shameful of those who dont want to pay the extra $160 which is only enough for 2 tickets to the cinema or 12 to 15 packs of condoms
    PS: not 3D for tickets
    May God bless their "GREED"

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  22. Thanks for writing such an insightful article. Please do consider expanding on the gong hai topic.
    As a child growing up in HK, our family also hired a Filipino maid. But with grandparents playing an active role, I never felt that I was "raised" by the maid.
    As most of our friends(both in HK and the US) have started families in recent years, we are seeing that most of our HK friends have "one maid per child". I find myself wondering how the kids are faring when they spend the majority of their waking hours with a paid caregiver instead of with a parent or even a grandparent. Having become a mother myself, I now realize that "quantity" time is often just as important as "quality time". My son asks me moral and philosophical questions at the oddest moments during the day and I certainly wouldn't want a paid caregiver answering him, no matter how loving and responsible she is!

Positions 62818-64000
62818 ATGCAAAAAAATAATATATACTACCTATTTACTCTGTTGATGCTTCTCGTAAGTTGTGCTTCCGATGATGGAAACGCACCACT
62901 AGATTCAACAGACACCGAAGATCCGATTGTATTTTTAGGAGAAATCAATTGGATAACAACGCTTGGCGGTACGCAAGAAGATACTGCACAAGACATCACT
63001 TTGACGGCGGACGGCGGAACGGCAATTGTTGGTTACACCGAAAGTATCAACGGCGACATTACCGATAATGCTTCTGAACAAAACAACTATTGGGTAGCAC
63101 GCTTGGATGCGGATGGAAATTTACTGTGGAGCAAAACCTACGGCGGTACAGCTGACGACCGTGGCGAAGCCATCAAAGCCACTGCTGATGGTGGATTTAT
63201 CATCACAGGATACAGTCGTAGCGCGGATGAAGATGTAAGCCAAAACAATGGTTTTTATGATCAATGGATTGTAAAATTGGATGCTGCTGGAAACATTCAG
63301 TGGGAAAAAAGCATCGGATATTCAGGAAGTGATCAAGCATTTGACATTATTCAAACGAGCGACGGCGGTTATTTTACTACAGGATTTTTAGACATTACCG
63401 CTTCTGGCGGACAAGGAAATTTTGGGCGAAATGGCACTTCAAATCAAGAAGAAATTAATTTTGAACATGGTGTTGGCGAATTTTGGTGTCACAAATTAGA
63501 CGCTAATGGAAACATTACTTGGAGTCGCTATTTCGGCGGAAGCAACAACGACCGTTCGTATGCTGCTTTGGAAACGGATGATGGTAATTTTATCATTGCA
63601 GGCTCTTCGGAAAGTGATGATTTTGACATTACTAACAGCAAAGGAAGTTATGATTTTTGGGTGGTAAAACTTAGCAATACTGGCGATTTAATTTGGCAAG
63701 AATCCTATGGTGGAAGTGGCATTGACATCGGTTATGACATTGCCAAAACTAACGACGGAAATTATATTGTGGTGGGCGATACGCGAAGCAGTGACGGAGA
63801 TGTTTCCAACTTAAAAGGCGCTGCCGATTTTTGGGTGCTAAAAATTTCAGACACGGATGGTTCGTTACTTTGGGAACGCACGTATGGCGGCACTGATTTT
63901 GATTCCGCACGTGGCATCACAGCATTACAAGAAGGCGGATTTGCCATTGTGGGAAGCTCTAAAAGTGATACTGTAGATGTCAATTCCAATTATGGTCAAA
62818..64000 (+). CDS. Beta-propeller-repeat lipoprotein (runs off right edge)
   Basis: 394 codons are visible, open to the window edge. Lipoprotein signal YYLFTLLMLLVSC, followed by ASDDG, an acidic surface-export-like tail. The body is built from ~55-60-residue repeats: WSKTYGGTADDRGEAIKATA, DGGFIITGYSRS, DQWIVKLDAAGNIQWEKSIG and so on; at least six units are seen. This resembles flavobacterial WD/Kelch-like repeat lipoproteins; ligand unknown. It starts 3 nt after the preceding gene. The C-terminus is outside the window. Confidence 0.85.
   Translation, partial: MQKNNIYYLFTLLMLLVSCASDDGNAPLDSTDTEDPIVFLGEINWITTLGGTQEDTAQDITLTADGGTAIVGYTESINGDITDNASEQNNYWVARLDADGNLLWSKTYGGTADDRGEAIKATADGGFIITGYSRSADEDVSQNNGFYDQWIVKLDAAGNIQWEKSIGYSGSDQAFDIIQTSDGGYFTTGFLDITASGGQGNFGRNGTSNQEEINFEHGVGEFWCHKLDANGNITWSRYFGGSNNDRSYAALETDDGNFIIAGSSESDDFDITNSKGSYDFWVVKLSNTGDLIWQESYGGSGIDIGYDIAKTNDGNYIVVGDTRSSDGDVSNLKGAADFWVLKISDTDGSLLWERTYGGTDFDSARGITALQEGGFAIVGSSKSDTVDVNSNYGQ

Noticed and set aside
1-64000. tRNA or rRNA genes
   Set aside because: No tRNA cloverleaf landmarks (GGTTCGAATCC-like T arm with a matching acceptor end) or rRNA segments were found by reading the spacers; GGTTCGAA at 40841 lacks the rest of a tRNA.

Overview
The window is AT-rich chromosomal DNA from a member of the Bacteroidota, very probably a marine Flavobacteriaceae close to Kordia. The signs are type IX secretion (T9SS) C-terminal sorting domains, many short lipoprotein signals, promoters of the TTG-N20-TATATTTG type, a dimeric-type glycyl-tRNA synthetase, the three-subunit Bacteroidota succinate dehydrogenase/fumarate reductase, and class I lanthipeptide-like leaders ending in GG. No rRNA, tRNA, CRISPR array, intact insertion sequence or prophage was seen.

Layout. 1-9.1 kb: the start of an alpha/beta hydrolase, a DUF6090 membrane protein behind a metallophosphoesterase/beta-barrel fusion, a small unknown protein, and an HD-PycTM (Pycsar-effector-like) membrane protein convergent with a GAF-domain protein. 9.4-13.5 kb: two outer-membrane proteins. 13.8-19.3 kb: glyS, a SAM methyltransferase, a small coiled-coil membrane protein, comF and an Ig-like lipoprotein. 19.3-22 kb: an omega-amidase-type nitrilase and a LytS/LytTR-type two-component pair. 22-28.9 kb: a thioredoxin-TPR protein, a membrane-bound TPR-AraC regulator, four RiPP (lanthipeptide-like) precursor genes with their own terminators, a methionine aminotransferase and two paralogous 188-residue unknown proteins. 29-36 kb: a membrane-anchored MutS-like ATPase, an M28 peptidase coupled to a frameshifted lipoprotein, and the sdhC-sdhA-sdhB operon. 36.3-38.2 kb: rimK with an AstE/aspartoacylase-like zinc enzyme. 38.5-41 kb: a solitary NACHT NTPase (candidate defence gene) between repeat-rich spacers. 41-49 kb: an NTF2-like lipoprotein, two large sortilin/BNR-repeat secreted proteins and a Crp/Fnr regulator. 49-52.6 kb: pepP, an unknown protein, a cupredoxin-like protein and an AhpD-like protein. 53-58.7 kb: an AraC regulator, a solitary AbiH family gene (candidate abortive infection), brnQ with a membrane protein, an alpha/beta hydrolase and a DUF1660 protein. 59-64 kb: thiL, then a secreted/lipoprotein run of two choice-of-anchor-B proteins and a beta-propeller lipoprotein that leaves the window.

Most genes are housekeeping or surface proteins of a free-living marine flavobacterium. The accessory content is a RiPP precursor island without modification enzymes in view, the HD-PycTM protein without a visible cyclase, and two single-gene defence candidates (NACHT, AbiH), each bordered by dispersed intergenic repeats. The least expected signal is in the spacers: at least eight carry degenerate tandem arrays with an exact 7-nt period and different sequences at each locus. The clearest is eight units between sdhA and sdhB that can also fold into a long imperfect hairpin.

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  23. Thanks, Elaine. Its good to hear from an employers point of view. Read Part 2 and let me know what you think.

    Jason

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  24. Well done for writing this Jason. The rights of the domestic worker in Hong Kong is disgracefully under valued.

    I grew up as a 'spoiled' child in this type of household. As a child from a young age i battled with early depression because of this living arrangement. The child suffers as they do not understand the value of simple tasks and a sense of achievement in doing your chores and being rewarded for it. When you are given everything in life it leaves no room for appreciation. Furthermore, the maid culture has led to parents assuming an active social life to the detriment of their children.